Transgender sports ban is a conservative litmus test

The LGBTQ rights struggle has entered a new phase as conservatives are making extensive efforts to prevent transgender girls


From participating in school sports, with activists warning support for these policies will be a major test for Republicans ready to run for office in the coming years.

Legislators in at least 25 provinces have proposed measures to prevent transgender athletes from participating in school sports. And similar to the controversy over the past several years of allowing transgender students to use toilets and locker rooms in line with their identity, the push to block transgender athletes from girls and women games has emerged as the latest flashpoint in cultural wars.

"This has become a litmus test for Republican voters and conservatives," said Terry Schilling, president of the American Principles Project, a think tank, which has banned girls and women from running sports. "It is an important victory for the Republicans, and the base of the old-fashioned voters will look for politicians who show that this issue is not credible."

Idaho was the first to pass a law banning transgender girls and women from participating in women's sports, but a state judge suspended the enforcement of the measure. Mississippi, Arkansas and Tennessee have since passed a law barring transgender athletes from joining women's sports teams. But Arkansas Governor Asa Hutchinson on Monday voted in favor of a bill that would continue to ban transgender sex-oriented treatment for teenagers.

The way this blockade war is playing out in South Dakota shows how much of a problem this can be for political problems in Republicans based on their bases, urban voters and the potential economic consequences.

Governor Kristi Noem, a Republican who was expected to run for president in 2024, initially welcomed a legislature-approved bill targeting transgender players. But he declined to sign, saying the concern would be stopped soon by the courts.

Instead, it has proposed a review of the measure, which the legislature has refused to do. Noem then issued two executive directives that addressed the issue - one stating that in South Dakota, only women of the opposite sex could participate in any girls 'or girls' sporting event, and other restrictions on transgender athletes at state higher education institutions.

While Noem was urging the state legislature to ban transgender girls from school sports, his decision not to sign the bill and instead seek reforms sparked outrage among veterans who say he fears the NCAA and other businesses.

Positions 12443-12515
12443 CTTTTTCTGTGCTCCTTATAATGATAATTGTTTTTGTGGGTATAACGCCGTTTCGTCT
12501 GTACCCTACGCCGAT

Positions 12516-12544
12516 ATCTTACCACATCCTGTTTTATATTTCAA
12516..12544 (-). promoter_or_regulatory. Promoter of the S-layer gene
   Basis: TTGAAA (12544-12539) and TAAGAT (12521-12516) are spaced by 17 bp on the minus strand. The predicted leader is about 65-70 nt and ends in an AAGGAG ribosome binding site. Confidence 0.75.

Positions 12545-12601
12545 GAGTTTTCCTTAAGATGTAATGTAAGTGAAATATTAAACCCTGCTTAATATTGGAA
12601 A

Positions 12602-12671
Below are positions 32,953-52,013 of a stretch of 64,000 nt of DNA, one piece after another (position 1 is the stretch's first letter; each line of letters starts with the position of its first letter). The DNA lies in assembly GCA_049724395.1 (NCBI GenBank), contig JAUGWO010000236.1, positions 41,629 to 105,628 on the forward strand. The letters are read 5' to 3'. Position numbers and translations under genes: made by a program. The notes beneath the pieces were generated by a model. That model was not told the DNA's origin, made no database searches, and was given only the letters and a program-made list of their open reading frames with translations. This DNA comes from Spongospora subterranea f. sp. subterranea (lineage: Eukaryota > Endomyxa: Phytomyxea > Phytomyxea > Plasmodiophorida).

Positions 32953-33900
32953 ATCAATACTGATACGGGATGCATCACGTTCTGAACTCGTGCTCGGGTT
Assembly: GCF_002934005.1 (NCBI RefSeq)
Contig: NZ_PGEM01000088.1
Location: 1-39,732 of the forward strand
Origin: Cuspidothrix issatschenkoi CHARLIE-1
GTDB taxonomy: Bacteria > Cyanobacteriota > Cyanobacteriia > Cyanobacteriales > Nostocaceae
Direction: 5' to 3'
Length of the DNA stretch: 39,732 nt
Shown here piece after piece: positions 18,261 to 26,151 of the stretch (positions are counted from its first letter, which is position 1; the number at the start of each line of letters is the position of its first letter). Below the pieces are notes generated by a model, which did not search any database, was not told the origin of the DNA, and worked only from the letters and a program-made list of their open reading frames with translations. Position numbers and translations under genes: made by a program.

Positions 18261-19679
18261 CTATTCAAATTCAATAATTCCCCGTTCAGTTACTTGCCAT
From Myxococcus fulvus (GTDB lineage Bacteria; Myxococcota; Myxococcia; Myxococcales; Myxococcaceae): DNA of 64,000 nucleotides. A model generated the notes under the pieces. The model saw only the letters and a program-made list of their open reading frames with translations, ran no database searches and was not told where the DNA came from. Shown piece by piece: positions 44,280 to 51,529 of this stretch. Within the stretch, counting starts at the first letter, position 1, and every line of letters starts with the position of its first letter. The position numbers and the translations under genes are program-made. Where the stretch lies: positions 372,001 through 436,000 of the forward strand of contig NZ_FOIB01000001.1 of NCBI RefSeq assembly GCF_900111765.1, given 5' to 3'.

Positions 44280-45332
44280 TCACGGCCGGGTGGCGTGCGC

Schilling warned in a statement that Noem's move "would be troubling if he decides to run for office in the future." With a host of activists planning to join 2024, he told CBS News that his party aims to "make sure we have a strong harvest [of presidential candidates] and weak people do not succeed."

"It's very easy," he said. "It's a matter of resilience and whether you as president are willing to withstand great pressure."

Conservative activists say President Biden's victory removes the issue from Republicans in state chambers, as Mr Biden has taken immediate and incumbent action to protect LGBTQ rights, including lifting former President Donald Trump's ban on transgender troops in the military and issuing high-order orders. and to combat discrimination based on gender or sexual orientation. Mr Biden's chief anti-apartheid activist said "children should be able to learn without worrying about whether they will be denied access to the toilet, changing room or school playground."

"If Trump had been re-elected, you wouldn't have seen it so much because it wasn't a big risk," Schilling said.

Some Republicans see the issue as a force to be reckoned with, especially by urban women whose children are registered in sports or to voters who have deviated from Mr. Trump because of his speech and conduct but who cannot be held back by policies deemed Democratic.

"It's not about the Republican background, it's about white urban voters," a GOP strategist in North Carolina told CBS News.

The Independent Women's Forum, a women's advocacy group focused on government-based legislation in response to Mr. Biden, says he opposes the title IX, a state law prohibiting discrimination on the basis of sexual orientation by institutions receive state dollars.

"Governor Noem has a direct backlash. It is the women's varsity and regional competitions that threaten the participation of bloodthirsty men, not the first girls' soccer," Jennifer Braceras, director of the Independent Women's Law Center, told CBS News.

But the Department of Justice and Human Rights Department issued a memorandum of understanding late last month stating that "after reviewing the title of Title IX, the issuance of the Supreme Court, and the legal advancement in the area, Division has determined that the best reading of the IX ban on 'sex' discrimination involves incitement. sexuality and sexual orientation. "

The issue of transgender players in women's sports has become a major topic among GOP's presidential opponents, in addition to Noem.

Mr Trump devoted his time to his speech at the Conservative Political Action Conference last month to criticize policies that allow transgender girls to compete, saying they would "destroy women's sports."